Quick Action Taken After Irregularities Discovered Involving Former
Employee Of Office Of The Public Guardian And Trustee
TORONTO, Aug. 8 /CNW/ - Attorney General Michael Bryant has taken
immediate steps after the discovery of financial irregularities involving one
former employee of the Office of the Public Guardian and Trustee.
"It is totally unacceptable to think that anyone would take advantage of
those who are incapable of protecting themselves," Bryant said. "The clients
of this office and the public at large deserve swift action to get to the
bottom of these allegations and to rectify any wrongs immediately."
Actions taken to date include:
- The OPP have been called and are conducting a criminal investigation
- The individual is no longer an employee of the Office of the Public
Guardian and Trustee
- The Honourable Coulter Osborne will provide independent advice to
affected clients and their families and ensure full reimbursement of
- A team of auditors, with the assistance of the Auditor General and an
outside accounting firm, has been set up to make recommendations to
prevent this from happening in the future
- A special response team has been established to assist Mr. Osborne to
field calls from concerned clients and family members. The team can
be contacted at OPGTprojectteam@ontario.ca or 1-866-587-5386
- An immediate internal review of processes and procedures related to
the handling of client accounts is underway.
"For more than 80 years, the many staff members of the Office of the
Public Guardian and Trustee have earned a solid reputation as being
conscientious and dedicated to protecting and acting in the best interests of
their clients," Bryant said. "I am doing everything in my power to find out
what may have gone wrong in this instance and to ensure it never happens
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PROTECTING THE INTERESTS OF MENTALLY INCAPABLE ADULTS
What is the Office of the Public Guardian and Trustee?
The Office of the Public Guardian and Trustee (OPGT) delivers a unique and
diverse range of services that safeguard the legal, personal and financial
interests of a number of private individuals and estates. It also plays an
important role in monitoring the activities of charities in Ontario.
The OPGT protects the interests of mentally incapable adults, including:
- conducting investigations when it receives information that an adult
may be mentally incapable and at risk of suffering serious financial
or personal harm
- managing the financial affairs of incapable people who have no one
else who is authorized to do so
- arranging legal representation for people who are the subject of a
hearing about their mental capacity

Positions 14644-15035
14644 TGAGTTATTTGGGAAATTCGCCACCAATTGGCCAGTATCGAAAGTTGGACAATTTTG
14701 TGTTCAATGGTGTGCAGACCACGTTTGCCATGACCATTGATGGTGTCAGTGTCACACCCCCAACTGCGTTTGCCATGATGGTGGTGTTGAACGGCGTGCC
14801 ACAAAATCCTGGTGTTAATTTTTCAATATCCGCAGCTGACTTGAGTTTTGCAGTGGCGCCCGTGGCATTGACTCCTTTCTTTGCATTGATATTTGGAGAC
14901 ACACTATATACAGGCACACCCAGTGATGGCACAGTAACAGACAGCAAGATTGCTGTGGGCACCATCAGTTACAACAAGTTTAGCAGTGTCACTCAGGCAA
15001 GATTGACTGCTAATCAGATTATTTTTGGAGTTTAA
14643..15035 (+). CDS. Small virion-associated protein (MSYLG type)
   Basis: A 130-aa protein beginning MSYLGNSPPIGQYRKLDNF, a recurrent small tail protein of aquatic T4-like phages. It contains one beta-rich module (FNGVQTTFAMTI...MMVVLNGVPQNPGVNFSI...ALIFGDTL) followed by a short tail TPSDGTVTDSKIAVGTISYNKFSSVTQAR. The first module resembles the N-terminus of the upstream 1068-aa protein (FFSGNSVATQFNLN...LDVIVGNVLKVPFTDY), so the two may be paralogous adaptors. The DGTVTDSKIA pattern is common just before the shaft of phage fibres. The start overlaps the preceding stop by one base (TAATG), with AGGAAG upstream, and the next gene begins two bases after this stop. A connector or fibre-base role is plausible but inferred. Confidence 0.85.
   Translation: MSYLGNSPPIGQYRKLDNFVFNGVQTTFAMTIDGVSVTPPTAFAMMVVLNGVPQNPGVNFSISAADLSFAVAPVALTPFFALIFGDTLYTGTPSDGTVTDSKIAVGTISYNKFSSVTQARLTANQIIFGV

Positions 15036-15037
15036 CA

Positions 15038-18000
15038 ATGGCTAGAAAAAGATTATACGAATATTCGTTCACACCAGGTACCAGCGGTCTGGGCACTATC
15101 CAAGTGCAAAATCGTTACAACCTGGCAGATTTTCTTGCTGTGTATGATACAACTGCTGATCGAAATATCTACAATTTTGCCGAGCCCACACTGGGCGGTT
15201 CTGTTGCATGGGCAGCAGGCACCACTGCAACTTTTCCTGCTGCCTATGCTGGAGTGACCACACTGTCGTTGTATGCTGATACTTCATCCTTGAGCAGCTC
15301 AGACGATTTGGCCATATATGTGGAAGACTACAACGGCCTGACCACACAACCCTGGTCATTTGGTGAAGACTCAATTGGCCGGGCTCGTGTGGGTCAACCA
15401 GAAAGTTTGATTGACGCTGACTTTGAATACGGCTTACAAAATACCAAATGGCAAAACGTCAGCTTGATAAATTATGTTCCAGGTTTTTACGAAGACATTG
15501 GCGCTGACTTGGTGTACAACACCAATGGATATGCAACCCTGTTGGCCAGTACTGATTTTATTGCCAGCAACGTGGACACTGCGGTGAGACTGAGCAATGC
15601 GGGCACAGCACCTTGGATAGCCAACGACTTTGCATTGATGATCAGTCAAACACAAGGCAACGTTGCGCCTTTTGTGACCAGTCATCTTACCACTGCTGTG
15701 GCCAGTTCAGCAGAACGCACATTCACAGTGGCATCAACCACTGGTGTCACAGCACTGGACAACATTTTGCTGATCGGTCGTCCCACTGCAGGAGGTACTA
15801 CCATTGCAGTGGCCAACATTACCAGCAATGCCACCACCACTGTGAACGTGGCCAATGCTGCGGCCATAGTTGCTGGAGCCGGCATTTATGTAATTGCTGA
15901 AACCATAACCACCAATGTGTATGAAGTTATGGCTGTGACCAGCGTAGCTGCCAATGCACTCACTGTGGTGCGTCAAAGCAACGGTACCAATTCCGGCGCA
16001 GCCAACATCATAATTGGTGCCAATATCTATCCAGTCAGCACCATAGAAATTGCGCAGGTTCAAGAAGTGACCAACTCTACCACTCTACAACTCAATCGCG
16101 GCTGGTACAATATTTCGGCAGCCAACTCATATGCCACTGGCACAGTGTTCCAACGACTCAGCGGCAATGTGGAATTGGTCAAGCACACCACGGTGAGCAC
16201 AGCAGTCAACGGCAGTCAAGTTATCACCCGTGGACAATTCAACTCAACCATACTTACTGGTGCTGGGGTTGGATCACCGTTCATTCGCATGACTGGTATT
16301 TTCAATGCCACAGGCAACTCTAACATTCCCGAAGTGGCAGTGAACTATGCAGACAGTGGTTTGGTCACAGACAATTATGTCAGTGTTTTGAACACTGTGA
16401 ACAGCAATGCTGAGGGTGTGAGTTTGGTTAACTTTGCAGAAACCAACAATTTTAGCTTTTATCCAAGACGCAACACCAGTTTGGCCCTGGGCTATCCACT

- making decisions about personal care such as place of residence,
nutrition, hygiene, clothing and health care
- making decisions about long-term care or medical treatment on behalf
of incapable people where there are no other people who can do so.
How many people are served by the OPGT?
Thousands of incapable adults receive proper and timely medical treatment
through the decision-making services of the OPGT.
Every year the OPGT pays more than one million bills for services such as
rent, hydro, heat and telephone on behalf of clients.
How many people work at the Office of the Public Guardian and Trustee?
OPGT has approximately 350 staff operating through offices in six
locations throughout Ontario. Teams of dedicated staff with experience in the
health care, social work and financial planning fields provide services to
thousands of clients across the province. They receive professional support
from lawyers, accountants and investigators.
What is the history of the Office of the Public Guardian and Trustee?
For more than 500 years, English Common Law has given governments a
special responsibility to protect the interests of mentally incapable adults
In 1919, the Attorney General of the day appointed Kenneth Waked Wright
as Ontario's first Public Trustee. Mr. Wright was given responsibility for
administering the estates of patients of psychiatric facilities, managing the
estates of those who died without a will in Ontario and without known next of
kin, and ensuring that charitable property was protected.
Until the 1960s, most clients were patients of psychiatric facilities. In
the last few decades, factors such as de-institutionalization and an aging
population have changed the nature and complexity of the types of decisions
made by the Public Trustee.
On April 3, 1995, the laws on incapacity were updated to fill gaps and
inconsistencies in the old legislation. Now known as the Office of the Public
Guardian and Trustee, the office plays a more vital role than ever in
representing and protecting the personal and property interests of incapable
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For further information:
For further information: Greg Crone, Ministry of the Attorney General,
Minister's Office, (416) 326-1785; Brendan Crawley, Ministry of the Attorney
General, Communications Branch, (416) 326-2210